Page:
Your New Guide For Interest Rates Sits In Beijing

Monday, August 15, 2005

The Far Eastern Economic Review features an interesting piece about the future course of the People's Bank of China (PBoC). Author David Green, senior economist at Hongkong's Standard Chartered Bank outlines the gaining importance of China's central bank in financial markets.
Zhou Xiaochuan, governor of China's central bank, is an influential figure. But he is not as important as Alan Greenspan. His successors will be though. Global financial markets will hang on their words - once they’ve been translated. This is because monetary policy will soon work as effectively in China as it does in the United States, and that will give the people who influence rates enormous power.
Mr. Zhou's limited influence is easy to understand. China's monetary policy still does not work as it might- bank-interest rates are mostly administered and many state firms do not worry about the cost of funds when they borrow. That means the People's Bank of China does not have anywhere near as much leverage over its economy as the Federal Reserve does.
In addition, the PBoC is currently caught on the back foot trying to cope with China's large foreign-exchange inflows, rather than being allowed to set rates to suit the needs of the domestic economy. A stable currency is of course not without its merits, but it falls upon the PBoC to stop any unpleasant inflationary fallout. And lastly, unlike Mr. Greenspan, Mr. Zhou works within a central bank that lacks institutional independence.
However, this is all changing. Interest rates in China are rapidly becoming freer, the PBoC is busy putting the infrastructure of modern monetary policy into place, and wider structural changes in the economy mean that rates already have more of an impact than they once did. Once the peg to the dollar is relaxed, and structural reforms are completed, then monetary policy will, over the next decade, become the main means by which China’s economy is managed, as it is in the United States.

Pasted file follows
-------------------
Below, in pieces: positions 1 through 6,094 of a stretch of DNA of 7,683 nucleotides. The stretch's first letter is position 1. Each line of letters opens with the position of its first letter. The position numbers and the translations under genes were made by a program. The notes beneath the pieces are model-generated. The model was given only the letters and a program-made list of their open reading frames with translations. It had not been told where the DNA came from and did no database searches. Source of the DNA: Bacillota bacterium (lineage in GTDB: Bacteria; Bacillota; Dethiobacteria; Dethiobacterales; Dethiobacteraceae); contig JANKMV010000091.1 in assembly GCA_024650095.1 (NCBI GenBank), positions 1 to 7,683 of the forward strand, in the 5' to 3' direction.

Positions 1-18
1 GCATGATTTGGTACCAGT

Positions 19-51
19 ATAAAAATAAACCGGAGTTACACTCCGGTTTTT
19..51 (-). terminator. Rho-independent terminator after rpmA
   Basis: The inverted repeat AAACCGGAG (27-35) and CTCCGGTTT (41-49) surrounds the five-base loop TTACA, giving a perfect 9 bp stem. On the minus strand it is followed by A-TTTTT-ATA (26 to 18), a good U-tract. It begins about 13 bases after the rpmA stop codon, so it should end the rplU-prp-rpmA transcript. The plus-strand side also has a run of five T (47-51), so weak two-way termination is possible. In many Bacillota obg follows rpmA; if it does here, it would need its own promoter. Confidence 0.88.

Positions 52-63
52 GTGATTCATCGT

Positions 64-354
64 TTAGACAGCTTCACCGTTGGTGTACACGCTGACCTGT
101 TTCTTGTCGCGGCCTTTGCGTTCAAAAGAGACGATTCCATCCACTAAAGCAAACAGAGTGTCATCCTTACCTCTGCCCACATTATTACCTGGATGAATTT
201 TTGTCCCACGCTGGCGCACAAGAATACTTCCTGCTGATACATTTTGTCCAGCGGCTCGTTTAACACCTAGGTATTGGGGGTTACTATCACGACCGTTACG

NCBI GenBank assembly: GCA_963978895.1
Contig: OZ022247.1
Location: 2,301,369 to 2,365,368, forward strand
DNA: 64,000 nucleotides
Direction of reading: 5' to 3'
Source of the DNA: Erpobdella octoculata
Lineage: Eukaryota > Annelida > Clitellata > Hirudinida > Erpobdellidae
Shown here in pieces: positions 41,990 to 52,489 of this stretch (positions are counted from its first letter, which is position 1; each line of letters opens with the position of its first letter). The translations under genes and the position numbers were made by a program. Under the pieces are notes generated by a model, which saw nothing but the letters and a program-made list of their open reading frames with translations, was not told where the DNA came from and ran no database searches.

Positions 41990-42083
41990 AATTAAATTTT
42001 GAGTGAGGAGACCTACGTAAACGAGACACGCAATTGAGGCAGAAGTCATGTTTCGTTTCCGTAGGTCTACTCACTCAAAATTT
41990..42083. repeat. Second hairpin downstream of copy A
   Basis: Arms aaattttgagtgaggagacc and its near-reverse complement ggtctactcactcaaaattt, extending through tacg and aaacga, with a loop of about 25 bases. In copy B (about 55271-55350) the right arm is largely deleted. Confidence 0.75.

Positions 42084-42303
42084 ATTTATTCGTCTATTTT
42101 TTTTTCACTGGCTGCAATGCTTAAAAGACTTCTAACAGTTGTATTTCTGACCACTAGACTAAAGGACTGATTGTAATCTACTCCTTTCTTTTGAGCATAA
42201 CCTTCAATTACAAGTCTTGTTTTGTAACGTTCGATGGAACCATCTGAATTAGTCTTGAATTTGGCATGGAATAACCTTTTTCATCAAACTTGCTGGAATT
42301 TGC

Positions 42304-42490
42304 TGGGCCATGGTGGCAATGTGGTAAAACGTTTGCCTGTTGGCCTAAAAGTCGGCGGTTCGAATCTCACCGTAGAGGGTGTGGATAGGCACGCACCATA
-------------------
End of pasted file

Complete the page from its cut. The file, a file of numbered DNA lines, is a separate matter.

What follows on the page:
So, here are three questions: First, why does monetary policy not work that well in China at present? Second, is the pegged exchange rate really causing the authorities serious monetary problems, as standard macroeconomic theory predicts? And what will a China with "free" interest rates and a more flexible currency look like?
In mature market economies, the interest rate is the main means by which the authorities moderate aggregate demand, calm inflation and, depending on their mood, reassure or petrify financial markets.
In China, it doesn’t quite work like this - at least not yet. Take two examples. In the late 1990s, China’s economy was in a rough way - real growth was probably plumbing the lows of 4% to 5%, and by some estimates it actually stopped. Deflation was everywhere, and the government was worried. In response, the PBoC brought bank interest rates down sharply. (The PBoC controls the overnight borrowing rate, but at present this is ineffective, so its rate policy is mainly achieved through adjusting the rates at which banks lend and borrow.) The one-year loan rate, for instance, fell to 6% in June 1999 from 15% in July 1995.
Nothing happened. In fact, credit growth actually fell. In order to get the economy going again, the government had to resort to a big fiscal stimulus. Treasury-bond issuance rose, and in 2001 many analysts suspect the central bank simply asked the banks to lend more. That marked the beginning of the huge credit expansion and investment boom that we are only now nearing the end of. The lesson that many economists took from this debacle: Fiscal policy works; monetary policy does not.
Fast-forward three years to when the government needed to calm things down. Year-on-year annual M2 growth hit 21.6% in August 2003, overall bank credit grew at 23.9%, and annual fixed-asset investment was booming at 30% to 40%. Overinvestment, officials worried, was going to create overcapacity and saddle the banks with a new wave of nonperforming loans. Something had to be done.
But what? Since monetary policy was apparently ineffective, raising rates was not a realistic option. Instead, the government curbed its fiscal stimulus and opened up its planned-economy toolbox. In April 2004, a "macro-economic adjustment" program was rolled out. This was targeted at several heavy industries, including steel, cement and charcoal. The National Development Reform Commission was given power to authorize (or not) a large swathe of investment projects, control over land development rights was tightened, and banks were advised to curb their lending appropriately. Instead of making funds more expensive through raising rates, the government chose to make them harder to obtain.
By June 2004, M2 growth was back below 16% year on year, domestic credit growth had fallen back, and consumer price inflation was heading downward. The PBoC was allowed to raise bank rates just once, in October 2004, by 27 basis points, perhaps just enough to signal rates could rise - but apart from that it has played a subsidiary role in macro-policy over the past 18 months.
Given this experience, it would be easy to be pessimistic about the prospects for monetary policy in China. Will fiscal policy always win out?